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Source code bug bites Sun

Sun Microsystems is the latest software company to acknowledge being bitten by a security bug that exposes script source code.

Sun Microsystems is the latest software company to acknowledge being bitten by a security bug that exposes script source code.

The bug gained notice after its discovery last week by programmers at the San Diego Source, the online arm of a Southern California business journal. At that time, Netscape Communications and O'Reilly & Associates said that their server software was vulnerable, and both companies said they were working on patches.

Following a new report this week from the San Diego Source, Sun has said its server software is vulnerable as well.

Sun, like Netscape and O'Reilly, is describing the bug as a problem with the Windows operating system.

"This is a Microsoft problem," said Rob Clark, project lead for Sun's JavaWebServer.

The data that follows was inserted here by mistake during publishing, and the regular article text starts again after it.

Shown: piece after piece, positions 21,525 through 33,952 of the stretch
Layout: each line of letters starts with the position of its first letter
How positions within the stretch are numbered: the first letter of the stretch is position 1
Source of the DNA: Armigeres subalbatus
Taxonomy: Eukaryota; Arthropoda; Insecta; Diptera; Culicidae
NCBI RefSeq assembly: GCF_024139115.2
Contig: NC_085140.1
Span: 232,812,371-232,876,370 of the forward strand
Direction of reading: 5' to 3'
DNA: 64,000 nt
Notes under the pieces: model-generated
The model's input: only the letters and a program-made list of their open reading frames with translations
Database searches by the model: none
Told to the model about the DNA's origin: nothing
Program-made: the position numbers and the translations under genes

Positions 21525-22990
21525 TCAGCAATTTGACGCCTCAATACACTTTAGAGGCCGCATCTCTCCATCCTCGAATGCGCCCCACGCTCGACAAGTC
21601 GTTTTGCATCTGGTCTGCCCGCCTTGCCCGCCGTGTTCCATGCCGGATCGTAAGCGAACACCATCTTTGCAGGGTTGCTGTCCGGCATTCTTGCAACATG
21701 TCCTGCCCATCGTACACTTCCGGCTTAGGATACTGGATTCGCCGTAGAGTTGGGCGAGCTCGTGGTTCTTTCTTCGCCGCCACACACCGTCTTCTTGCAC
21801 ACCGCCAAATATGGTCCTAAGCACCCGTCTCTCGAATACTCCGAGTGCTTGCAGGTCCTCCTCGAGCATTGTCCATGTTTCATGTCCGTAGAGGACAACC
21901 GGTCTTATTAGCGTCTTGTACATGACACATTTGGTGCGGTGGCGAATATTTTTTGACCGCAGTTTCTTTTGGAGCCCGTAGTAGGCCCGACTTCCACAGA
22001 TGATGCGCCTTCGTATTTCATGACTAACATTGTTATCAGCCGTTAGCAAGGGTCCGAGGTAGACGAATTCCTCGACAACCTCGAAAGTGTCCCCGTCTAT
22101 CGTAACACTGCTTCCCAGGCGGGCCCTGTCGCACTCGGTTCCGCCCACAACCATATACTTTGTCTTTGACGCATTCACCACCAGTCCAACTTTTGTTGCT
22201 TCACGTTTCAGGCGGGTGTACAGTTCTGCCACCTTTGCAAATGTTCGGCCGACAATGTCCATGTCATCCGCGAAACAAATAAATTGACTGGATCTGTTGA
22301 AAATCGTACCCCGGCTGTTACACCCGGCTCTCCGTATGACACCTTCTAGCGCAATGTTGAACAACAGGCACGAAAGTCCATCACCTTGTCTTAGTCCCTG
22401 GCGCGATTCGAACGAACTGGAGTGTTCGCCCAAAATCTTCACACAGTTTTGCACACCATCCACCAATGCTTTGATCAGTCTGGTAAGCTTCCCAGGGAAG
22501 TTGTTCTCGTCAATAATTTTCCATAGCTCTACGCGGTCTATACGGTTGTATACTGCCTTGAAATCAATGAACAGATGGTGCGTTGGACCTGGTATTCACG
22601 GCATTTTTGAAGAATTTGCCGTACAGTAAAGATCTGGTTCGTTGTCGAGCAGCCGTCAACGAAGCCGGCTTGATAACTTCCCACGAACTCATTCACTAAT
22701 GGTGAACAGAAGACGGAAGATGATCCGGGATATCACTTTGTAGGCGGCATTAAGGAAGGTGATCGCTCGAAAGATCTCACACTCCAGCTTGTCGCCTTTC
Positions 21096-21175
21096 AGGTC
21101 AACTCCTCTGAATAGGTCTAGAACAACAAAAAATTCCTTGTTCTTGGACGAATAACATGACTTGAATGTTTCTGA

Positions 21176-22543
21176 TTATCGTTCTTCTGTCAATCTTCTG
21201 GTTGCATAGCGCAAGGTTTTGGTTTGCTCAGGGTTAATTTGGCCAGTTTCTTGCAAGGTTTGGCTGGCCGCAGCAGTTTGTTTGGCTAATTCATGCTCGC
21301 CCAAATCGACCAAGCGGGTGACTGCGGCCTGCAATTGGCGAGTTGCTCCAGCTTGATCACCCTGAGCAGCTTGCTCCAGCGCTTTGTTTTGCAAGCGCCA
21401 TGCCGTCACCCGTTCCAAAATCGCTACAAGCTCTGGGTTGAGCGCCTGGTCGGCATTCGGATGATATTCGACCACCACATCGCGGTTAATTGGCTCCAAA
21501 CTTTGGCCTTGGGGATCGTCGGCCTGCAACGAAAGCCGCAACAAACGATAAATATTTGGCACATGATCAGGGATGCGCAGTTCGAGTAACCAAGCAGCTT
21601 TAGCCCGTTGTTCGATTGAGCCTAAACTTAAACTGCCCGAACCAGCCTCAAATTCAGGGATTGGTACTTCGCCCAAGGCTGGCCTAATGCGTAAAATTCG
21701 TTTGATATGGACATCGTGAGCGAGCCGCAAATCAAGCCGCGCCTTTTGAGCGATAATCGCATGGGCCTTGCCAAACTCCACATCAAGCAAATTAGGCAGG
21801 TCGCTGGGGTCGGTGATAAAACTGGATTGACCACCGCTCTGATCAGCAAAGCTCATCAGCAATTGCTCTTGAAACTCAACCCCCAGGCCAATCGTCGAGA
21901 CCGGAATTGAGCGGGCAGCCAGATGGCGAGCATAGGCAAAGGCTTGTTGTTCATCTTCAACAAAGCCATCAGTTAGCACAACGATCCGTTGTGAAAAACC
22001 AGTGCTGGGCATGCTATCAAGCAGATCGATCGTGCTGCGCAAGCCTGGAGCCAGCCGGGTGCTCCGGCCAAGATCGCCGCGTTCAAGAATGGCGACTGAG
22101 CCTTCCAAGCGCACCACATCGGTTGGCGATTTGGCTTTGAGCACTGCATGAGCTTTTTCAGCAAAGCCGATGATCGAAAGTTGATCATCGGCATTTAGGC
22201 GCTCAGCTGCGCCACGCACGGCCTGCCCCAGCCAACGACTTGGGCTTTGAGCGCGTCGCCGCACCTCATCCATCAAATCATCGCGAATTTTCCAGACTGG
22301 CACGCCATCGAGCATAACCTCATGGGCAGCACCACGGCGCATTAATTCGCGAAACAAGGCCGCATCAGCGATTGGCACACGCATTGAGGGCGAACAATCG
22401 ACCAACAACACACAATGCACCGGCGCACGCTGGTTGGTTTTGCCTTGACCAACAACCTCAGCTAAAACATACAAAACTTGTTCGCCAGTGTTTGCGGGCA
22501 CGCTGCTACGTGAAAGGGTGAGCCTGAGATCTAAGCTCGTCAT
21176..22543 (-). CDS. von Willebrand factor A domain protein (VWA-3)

The bug lets users add an extra dot to the end of a URL, and by doing so access the source code to a given page. The source code comes up because the URL with the added dot is interpreted as a text file, rather than a Web file, according to Clark.

Non-Windows operating systems will not accept a URL with that extra character.

For most Web pages, the exposure of source code does not constitute a security breach; the "page source" or "document source" command built into most browsers lets users do this as a matter of course. But trouble potentially arises when the Web pages contain scripts, whose source code is not supposed to be exposed. Scripts that interact with corporate databases could contain user names and passwords to those databases, opening companies up to a security risk.

While Sun is preparing a patch, Clark emphasized that the bug was comparatively benign and that programmers shouldn't be coding passwords into script source code anyway.

"That's a no-no," Clark said. "But if people do that, then this bug is a security hole."

Clark denied the San Diego Source's contention that server-side Java programs, known as "servlets," were vulnerable to the bug.

Process Software's Purveyor Web server product is also vulnerable to the bug, according to the San Diego Source report. Purveyor could not be reached for confirmation.

Netscape and O'Reilly today said their patches for the bug would be available later this week. Sun said its investigation of the bug was still under way, and that it would post a fix "as soon as possible."